Project Almond Joy
The first step was to unwrap the AFS case, and remove the plexi covering. A few tips for this:
- Save some of the bubble wrap to lay down as a protective layer on your work surface.
- If you have some rubber gloves, those can prevent fingerprints from getting on the plexiglass. This makes it a challege to get the wrap off the plexi though…
- You can use the mini-screwdriver with hex 2.0 and hex 2.5 heads to remove the panels, or Torx 8 and 10.
- The back panel’s plexi is held in by nuts, so hold on to those while you unscrew them.
After the plexi wrap is removed, clean it off (glasses cleaner spray works well enough), then reattach it. If you have an art insert, this is the time to add it.
Neutrik Port Install
I actually installed the action buttons before this step, but recommend doing this first. Start by removing the existing screws and nuts, then prep the Neutrik port, screws, and gasket. Put the tiny (and highly loseable) brass rings into the gasket holes (these are meant to protect the gasket from being torn by the mounting screws). Remove the front plate from the Neutrik RJ45 and put it into the gasket. Slide the port into position, minding the push tab, and then put the gasket (and cover if you have it) on, then the face plate. Screw them on firmly, but not too tightly. If you want to use a SCDX cover, put that on top of the face plate before screwing it in.
For this build, I had some blank covers 3D-printed and installed. Those only need the included screws and nuts to hold them in. You can find the model files here.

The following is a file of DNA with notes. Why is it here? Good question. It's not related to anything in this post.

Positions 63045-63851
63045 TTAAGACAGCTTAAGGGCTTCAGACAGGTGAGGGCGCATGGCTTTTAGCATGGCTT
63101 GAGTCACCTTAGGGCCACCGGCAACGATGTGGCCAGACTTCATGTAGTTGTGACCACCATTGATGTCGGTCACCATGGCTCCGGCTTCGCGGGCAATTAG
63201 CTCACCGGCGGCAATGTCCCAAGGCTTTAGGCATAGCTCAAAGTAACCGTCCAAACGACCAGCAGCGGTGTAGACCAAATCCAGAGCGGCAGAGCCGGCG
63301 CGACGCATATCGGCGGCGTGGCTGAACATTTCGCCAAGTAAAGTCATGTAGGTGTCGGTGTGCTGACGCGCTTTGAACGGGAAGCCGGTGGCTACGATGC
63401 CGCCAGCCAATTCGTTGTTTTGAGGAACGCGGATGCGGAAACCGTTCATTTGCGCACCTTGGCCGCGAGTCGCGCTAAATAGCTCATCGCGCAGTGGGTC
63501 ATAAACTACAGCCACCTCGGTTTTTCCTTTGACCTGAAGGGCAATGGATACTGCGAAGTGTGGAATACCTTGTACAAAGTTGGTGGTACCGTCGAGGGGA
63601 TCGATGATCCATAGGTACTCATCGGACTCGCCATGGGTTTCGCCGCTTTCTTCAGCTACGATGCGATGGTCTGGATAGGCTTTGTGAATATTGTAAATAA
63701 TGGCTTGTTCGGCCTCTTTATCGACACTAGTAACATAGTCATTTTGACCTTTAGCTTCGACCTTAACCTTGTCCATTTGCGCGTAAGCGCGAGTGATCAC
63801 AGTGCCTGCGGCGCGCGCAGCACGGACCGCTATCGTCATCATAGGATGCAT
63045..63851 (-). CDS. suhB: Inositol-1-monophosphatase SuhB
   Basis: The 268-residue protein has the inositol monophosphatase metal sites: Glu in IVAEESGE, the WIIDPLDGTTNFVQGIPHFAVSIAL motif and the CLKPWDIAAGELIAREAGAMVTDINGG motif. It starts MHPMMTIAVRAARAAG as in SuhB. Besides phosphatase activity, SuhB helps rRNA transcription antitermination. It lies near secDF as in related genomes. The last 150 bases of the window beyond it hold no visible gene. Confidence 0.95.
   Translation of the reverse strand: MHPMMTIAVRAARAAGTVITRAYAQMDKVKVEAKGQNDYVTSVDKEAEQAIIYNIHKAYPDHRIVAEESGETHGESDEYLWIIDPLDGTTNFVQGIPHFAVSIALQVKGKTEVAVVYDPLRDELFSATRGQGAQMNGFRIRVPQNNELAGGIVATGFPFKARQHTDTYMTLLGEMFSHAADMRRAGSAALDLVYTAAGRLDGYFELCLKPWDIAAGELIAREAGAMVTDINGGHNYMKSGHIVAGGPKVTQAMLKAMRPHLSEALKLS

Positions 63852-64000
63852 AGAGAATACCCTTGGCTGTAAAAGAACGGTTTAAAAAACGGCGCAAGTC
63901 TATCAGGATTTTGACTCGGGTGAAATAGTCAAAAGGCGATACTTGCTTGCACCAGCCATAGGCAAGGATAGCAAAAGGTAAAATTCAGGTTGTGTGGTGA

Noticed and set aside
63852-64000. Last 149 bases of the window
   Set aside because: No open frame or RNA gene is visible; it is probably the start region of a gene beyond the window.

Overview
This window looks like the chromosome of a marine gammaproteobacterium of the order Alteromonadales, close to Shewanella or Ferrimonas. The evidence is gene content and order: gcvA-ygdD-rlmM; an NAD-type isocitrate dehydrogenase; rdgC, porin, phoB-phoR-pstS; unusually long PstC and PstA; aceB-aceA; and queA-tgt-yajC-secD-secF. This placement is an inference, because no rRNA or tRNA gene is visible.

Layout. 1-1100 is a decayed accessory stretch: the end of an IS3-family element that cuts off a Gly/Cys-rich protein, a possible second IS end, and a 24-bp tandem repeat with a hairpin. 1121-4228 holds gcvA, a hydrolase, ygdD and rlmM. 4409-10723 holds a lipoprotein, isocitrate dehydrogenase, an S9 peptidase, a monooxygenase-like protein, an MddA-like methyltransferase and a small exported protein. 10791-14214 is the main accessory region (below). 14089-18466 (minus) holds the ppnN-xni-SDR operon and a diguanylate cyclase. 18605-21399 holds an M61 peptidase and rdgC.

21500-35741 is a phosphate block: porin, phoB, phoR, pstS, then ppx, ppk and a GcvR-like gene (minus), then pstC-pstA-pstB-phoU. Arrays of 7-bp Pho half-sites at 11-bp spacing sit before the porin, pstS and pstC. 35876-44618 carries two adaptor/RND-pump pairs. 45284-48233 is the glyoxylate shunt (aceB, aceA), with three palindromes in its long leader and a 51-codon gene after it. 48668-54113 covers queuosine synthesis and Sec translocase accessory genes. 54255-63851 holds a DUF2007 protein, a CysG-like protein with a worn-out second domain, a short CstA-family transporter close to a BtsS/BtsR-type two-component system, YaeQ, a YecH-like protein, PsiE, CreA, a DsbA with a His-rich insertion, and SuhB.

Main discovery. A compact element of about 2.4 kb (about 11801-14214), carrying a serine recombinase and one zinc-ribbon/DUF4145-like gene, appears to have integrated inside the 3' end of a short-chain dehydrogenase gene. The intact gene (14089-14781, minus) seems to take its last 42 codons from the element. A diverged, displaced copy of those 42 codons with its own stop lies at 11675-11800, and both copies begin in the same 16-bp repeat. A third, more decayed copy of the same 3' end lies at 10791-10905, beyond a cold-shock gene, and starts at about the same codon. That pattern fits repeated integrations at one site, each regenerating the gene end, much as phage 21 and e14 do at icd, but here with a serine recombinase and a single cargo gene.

Other tips here:
- One of the brass rings is going to fall out and require a 10 minute search. Magnets won’t work on them either. Just accept it. (Thanks to Keeson at AFS for enlightening me what they’re even for)
- SCDX covers are available in white, black, blue, and green. The SCDP gasket is available in red, yellow, blue, green, white, and black.
- Don’t want to buy a gasket and have access to 3D printing? Use this. If you have access to multiple colors, you can color code your connections (e.g. blue for UFB, orange for Retro…)
Ultimately this ended up with the GamerFinger HBFS-30mm for action buttons and the Samducksa 24mms, but originally I was going to use Industrias Lorenzo buttons for their old-school feel. Unfortunately, even the short stem PSLs bump against either the metal or plexi parts of the bottom, and that poses some serious issues. I migrated these over to an XArcade we picked up, replacing the stock buttons.
Buttons are trivial to install; for the Samducksas, just remove the lock nut slide them into position (using the option button holes), line them up, then lock them in with the lock nut. For the 30mm GFs, I didn’t order switches as I wanted to use my own from Novelkeys – the Greetech greens work well to provide the higher tension and clicky sound that my husband likes.
I went with screw in-type buttons here, but could’ve used snap in; the former take a little more time to install but are easier to uninstall if needed.
For the GFs, start by removing the lock nut. With the plunger cap off, locate the small pinholes for the Cherry switch, and line up your switch with them. Push down firmly once they align; you should feel it sit. Next, put the desired plunger cap on, aligning the cut out tabs with the cut outs on the barrel as well as the plus shape of the cap to the plus shape of the key switch. Press down firmly to attach. Leave the protective film on until you’re ready for final testing.
Slide the barrel into the desired button slot, line up the connector tabs the way you want them, and then use the lock nut to secure the button.
- Novelkeys is your friend for key switches.
- Line up the buttons using the logo and prong orientation while not having the button screwed in fully. Consider how you’ll run wire to them.
- Make sure the key switches are firmly seated. I’ve had buttons fail just for not doing this.
- The Samducksas retained their Cherry MX Speed Silvers (they’re just too much of a pain to open up to me, especially compared to the GFs).